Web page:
Russ Shafer-Landau



Department of Philosophy

University of North Carolina, Chapel Hill                                           919.962.3317  (office)

207 Caldwell Hall                                                                                      919.843.3929  (fax)
Campus Box #3125

Chapel Hill, NC 27599

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I am a Professor in the Philosophy Department and Director of the Parr Center for Ethics at University of North Carolina-Chapel Hill. Before that, my family and I spent thirteen beautiful years in Madison, WI, where I worked in the Philosophy department at UW-Madison, the last five years as its chair. After much agonizing, we decided to take a leap and trade in brutal winters for brutal summers. Wish us luck! 

I got interested in philosophy when I was 15, working as a prep cook in a hotel in the Berkshire mountains. The chef at the hotel was a philosophy grad student at Columbia, and he turned me on to Camus, Sartre and Nietzsche. I went to college thinking that I wanted to study philosophy, and found out that the stuff taught in classes there was completely different from the books I had been reading--and, at age 18, far less interesting. I've changed my mind about what's worth reading and what isn't, but I had to flounder around for a couple of years, and take time away from college, before re-enrolling and getting back on the philosophy track. Luckily, I was able to devote most of my last two years taking courses from Martha Nussbaum and Roderick Chisholm--two world-class philosophers and incredibly inspiring teachers.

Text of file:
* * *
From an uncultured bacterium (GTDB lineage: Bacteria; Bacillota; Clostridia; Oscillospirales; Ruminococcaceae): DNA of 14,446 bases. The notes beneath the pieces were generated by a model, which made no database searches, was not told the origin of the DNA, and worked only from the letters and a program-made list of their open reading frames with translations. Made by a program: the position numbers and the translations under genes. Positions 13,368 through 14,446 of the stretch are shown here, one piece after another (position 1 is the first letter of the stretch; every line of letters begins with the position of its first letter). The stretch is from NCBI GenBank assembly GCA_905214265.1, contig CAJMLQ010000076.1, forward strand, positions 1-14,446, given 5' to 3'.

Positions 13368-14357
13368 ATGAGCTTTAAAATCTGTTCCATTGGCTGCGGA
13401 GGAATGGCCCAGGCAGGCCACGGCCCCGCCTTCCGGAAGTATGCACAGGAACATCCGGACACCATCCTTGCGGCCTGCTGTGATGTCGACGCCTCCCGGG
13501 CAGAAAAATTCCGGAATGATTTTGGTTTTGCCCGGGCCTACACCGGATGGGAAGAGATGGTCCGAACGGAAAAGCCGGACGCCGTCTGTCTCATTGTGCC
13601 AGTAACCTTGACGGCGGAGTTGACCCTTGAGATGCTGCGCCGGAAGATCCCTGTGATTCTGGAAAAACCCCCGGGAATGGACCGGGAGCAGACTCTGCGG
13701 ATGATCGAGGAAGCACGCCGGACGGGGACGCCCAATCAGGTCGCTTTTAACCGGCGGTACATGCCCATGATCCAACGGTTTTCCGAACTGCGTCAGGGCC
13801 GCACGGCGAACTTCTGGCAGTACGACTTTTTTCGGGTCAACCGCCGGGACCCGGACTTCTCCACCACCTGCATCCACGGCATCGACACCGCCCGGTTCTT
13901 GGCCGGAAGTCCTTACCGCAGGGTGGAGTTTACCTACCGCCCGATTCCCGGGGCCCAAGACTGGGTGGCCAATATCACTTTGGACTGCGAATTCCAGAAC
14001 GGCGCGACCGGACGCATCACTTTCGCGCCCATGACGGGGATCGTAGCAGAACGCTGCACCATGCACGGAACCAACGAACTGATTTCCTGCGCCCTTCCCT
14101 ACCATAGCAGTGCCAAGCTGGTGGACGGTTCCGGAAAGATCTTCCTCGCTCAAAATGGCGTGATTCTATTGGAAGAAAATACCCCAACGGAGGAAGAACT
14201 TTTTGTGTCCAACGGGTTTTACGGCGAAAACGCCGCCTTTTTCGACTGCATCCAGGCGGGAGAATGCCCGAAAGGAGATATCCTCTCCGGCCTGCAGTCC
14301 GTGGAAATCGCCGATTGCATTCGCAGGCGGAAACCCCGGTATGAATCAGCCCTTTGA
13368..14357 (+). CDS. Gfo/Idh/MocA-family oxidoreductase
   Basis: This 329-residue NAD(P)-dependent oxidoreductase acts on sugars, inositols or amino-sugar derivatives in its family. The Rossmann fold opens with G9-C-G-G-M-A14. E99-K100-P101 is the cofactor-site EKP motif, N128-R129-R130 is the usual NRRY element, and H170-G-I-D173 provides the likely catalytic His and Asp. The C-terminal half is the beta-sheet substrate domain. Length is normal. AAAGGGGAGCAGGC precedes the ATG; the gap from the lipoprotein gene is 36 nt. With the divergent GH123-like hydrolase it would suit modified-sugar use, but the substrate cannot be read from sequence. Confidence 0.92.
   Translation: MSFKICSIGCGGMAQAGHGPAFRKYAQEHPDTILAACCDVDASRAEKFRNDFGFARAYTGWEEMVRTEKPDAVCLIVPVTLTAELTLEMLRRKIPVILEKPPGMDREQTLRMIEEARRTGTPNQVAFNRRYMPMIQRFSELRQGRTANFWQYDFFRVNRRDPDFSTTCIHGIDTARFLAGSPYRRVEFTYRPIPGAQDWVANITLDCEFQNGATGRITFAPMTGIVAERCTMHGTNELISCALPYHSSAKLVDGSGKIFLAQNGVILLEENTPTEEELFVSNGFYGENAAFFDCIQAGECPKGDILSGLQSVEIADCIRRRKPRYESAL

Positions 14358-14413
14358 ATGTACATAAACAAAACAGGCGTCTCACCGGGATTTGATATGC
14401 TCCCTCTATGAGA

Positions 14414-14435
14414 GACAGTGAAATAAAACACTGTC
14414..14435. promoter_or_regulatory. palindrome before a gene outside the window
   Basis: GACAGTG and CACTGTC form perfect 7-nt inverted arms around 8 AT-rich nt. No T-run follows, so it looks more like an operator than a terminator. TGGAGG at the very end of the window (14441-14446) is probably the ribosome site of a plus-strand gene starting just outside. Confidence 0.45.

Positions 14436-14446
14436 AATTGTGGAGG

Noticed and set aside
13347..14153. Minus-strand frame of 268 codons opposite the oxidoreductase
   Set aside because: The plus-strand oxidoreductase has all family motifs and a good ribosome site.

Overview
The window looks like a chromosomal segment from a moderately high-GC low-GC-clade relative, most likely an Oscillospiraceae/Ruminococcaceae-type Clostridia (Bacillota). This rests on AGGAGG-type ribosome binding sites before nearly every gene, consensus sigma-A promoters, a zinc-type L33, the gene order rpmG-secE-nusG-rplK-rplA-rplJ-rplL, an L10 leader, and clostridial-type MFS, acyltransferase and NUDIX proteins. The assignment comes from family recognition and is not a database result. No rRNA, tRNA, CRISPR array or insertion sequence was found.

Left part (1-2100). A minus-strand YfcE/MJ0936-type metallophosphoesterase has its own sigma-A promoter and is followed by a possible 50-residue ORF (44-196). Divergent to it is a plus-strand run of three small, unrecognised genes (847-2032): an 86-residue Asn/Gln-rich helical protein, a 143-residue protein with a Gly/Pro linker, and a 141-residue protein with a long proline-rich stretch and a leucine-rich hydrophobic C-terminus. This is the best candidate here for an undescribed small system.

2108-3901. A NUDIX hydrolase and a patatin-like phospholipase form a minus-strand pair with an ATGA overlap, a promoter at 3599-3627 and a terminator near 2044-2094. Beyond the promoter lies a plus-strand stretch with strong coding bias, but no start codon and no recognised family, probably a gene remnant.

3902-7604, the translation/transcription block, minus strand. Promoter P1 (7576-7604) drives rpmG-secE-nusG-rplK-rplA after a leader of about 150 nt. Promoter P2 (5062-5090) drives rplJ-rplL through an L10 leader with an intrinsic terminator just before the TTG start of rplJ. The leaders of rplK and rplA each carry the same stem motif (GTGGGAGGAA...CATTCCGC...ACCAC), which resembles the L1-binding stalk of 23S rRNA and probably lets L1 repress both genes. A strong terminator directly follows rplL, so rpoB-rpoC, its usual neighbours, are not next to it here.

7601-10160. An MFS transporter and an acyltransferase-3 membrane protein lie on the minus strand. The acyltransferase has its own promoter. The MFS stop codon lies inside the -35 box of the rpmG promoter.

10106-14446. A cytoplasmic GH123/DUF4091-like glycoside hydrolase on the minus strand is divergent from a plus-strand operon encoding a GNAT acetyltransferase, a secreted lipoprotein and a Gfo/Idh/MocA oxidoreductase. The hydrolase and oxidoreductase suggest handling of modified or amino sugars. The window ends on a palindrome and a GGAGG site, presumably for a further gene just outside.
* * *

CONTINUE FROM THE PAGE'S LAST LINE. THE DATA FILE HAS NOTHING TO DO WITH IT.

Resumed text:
I went to grad school a year at a time; each year I told myself it would be my last, and that I'd soon have enough philosophy under my belt that I could do it on my own, in my spare time, while I went off and pursued some other career--something more tangible, and liable to do more good. That other career never materialized, and that's allowed me to continue to spend some time (not enough) trying to understand what philosophers are saying, and also spend some time (even less) trying to figure out my own views on things.

Most of my work has been in metaethics, which is that area of philosophy that focuses on questions about the status (rather than the content) of morality. Such questions include:

  • Is morality created by human beings, or is it in some way objective?
  • How do we gain moral knowledge?
  • Is there always excellent reason to obey moral requirements? Are immoral people necessarily irrational?
  • How can moral values exist in a world governed by scientific laws?

My interest in the field led me to inaugurate the annual Metaethics Workshop, held for eleven years in Madison and now hosted by the Parr Center at UNC. I also edit a book series on these topics, Oxford Studies in Metaethics, whose contents are based largely on papers given at each workshop. (See link below.) Because one can never get enough metaethics, I also administer the annual Marc Sanders Prize in Metaethics for Younger Scholars.

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Susan Shafer-Landau,
Jun 20, 2015, 10:06 AM